• TCK changes• The Process Document contains language intended to ensure TCK quality, but this is typically not enforced.• EC members have an obligation to review TCKs for quality before voting their Final Approval, but many do not.• Should we enforce or strengthen TCK quality requirements?• Oracle’s TCK licenses (but few - if any - others) contain language intended to prohibit the development of competing TCKs.• EC members have argued that this violates the transparency requirements of JSR 348. 17
    • Expert Group dissolution• The current version of the JSPA states that the Expert Group must dissolve at Final Release. – Because we don’t fully specify how IP rights flow during the Maintenance process?• This requirement runs counter to modern software development practices and to our desire that the Spec Lead make a long-term commitment to maintain the technology.• Modify the Process Document to permit the Expert Group to take responsibility for Maintenance? 18
    • Withdrawal of IP grants• Should people be permitted to withdraw their IP grants? At any time?• JSPA Section 4D Withdrawal of Contributions due to Change in Announced License Terms says Yes.• Review this language - make sure its consistent with possibly-changed processes. 19
    • End of Life for JSRs• All technologies reach a natural end of life but theres no allowance for this in the JSPA.• Clarify whether the obligation to license the Spec, RI, and TCK is "perpetual” and if not, the circumstances under which the obligation expires. – Is the Spec Lead obliged to provide a functional TCK 20 years after Final Release? 20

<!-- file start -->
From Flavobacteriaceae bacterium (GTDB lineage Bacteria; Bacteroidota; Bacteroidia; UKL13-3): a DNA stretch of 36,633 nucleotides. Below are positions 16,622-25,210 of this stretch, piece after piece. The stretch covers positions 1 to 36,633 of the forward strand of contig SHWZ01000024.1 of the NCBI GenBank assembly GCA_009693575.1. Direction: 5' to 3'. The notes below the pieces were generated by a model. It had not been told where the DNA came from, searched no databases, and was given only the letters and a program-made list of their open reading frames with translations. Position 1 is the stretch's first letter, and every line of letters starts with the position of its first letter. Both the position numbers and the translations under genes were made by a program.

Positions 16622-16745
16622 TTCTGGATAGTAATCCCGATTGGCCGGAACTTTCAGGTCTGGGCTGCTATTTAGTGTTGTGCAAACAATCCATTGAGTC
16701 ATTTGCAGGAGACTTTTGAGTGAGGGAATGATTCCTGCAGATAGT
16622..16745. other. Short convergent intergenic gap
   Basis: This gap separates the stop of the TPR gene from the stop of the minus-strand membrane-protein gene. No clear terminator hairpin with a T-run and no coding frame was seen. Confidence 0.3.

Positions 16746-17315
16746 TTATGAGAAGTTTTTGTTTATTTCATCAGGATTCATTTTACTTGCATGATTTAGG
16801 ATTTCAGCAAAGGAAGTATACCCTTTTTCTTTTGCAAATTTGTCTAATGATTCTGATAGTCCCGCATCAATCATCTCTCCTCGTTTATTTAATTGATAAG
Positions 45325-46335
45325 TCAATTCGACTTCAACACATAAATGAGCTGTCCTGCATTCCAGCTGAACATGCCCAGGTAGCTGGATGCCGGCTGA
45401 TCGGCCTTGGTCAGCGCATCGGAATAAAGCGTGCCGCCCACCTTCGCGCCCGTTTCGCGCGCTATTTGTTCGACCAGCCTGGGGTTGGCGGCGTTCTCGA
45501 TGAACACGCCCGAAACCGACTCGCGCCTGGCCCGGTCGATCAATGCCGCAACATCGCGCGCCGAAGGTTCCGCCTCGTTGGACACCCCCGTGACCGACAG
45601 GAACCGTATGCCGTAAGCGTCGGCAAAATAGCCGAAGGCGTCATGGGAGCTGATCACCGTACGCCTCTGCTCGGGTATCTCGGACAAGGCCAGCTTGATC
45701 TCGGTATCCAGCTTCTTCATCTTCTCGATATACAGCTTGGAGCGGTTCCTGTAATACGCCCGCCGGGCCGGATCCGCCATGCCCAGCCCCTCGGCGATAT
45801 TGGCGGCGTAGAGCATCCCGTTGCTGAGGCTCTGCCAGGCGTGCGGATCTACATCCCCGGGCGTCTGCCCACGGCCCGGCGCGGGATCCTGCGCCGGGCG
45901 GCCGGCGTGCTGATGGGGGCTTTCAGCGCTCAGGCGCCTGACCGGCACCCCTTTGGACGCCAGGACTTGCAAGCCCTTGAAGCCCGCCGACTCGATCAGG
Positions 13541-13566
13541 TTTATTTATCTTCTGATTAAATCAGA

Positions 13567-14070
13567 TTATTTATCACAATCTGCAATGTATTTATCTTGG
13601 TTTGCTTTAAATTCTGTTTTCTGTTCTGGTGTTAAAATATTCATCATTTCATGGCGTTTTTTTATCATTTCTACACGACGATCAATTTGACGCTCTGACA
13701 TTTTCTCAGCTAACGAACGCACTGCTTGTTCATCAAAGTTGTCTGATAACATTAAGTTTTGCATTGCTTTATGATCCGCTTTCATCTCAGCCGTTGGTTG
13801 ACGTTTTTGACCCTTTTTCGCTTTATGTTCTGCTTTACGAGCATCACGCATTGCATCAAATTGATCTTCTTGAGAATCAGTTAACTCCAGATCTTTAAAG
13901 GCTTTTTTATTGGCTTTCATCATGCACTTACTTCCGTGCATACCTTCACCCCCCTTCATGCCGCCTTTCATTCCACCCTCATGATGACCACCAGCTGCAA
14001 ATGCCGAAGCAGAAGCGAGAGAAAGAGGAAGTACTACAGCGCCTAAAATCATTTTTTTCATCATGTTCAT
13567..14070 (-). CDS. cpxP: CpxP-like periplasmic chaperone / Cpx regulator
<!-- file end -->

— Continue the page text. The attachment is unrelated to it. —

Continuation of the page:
• Escrow process• Should IP ownership default to a neutral third-party via an escrow process if the Spec Lead abandons the JSR or if bankruptcy proceedings become stalled?• NOTE: We had difficulties several years ago when JCP member company Qisda, which was Spec Lead for several critical Java ME JSRs, went bankrupt. 21
    • Refactor the JSPA• Non-corporate members often complain that the JSPA is intimidating, and that signing it is a barrier to their full participation in the JCP.• Refactor the JSPA into two documents to make it simpler and less intimidating for individuals: – A simple membership agreement for those who want voting privileges and the right to serve on Expert Groups but who will not serve as Spec Leads. – A complete agreement that spells out the Spec Leads licensing obligations.• NOTE: unless we eliminate Section 6: Special Patent Considerations for individuals, the resulting document would not be significantly simpler. 22
    • Collaboration with other SDOs• Other standards organizations sometimes wish to reference JCP specifications.• Where reasonable, modify the JSPA so that it does not impose obstacles to such collaboration. 23
    • Cleanup• Phase-out the Individual Expert Participation Agreement (IEPA) provisions - no longer used.• Do we need a formal Early Draft Review now that we have transparency requirements and EGs continuously publish work-in-progress? 24
    • Implementation• How should the new JSPA will be phased in? – All new JSRs must adopt the latest JSPA. This implies that the Spec Lead and EG members must sign it when the JSR is submitted.• Specify whether the new Process Doc terms will apply to Maintenance Releases of existing JSRs.• Modify existing language to permit some or all Process Doc changes to be applied to in-flight JSRs? 25
    • Thank You!http://jcp.org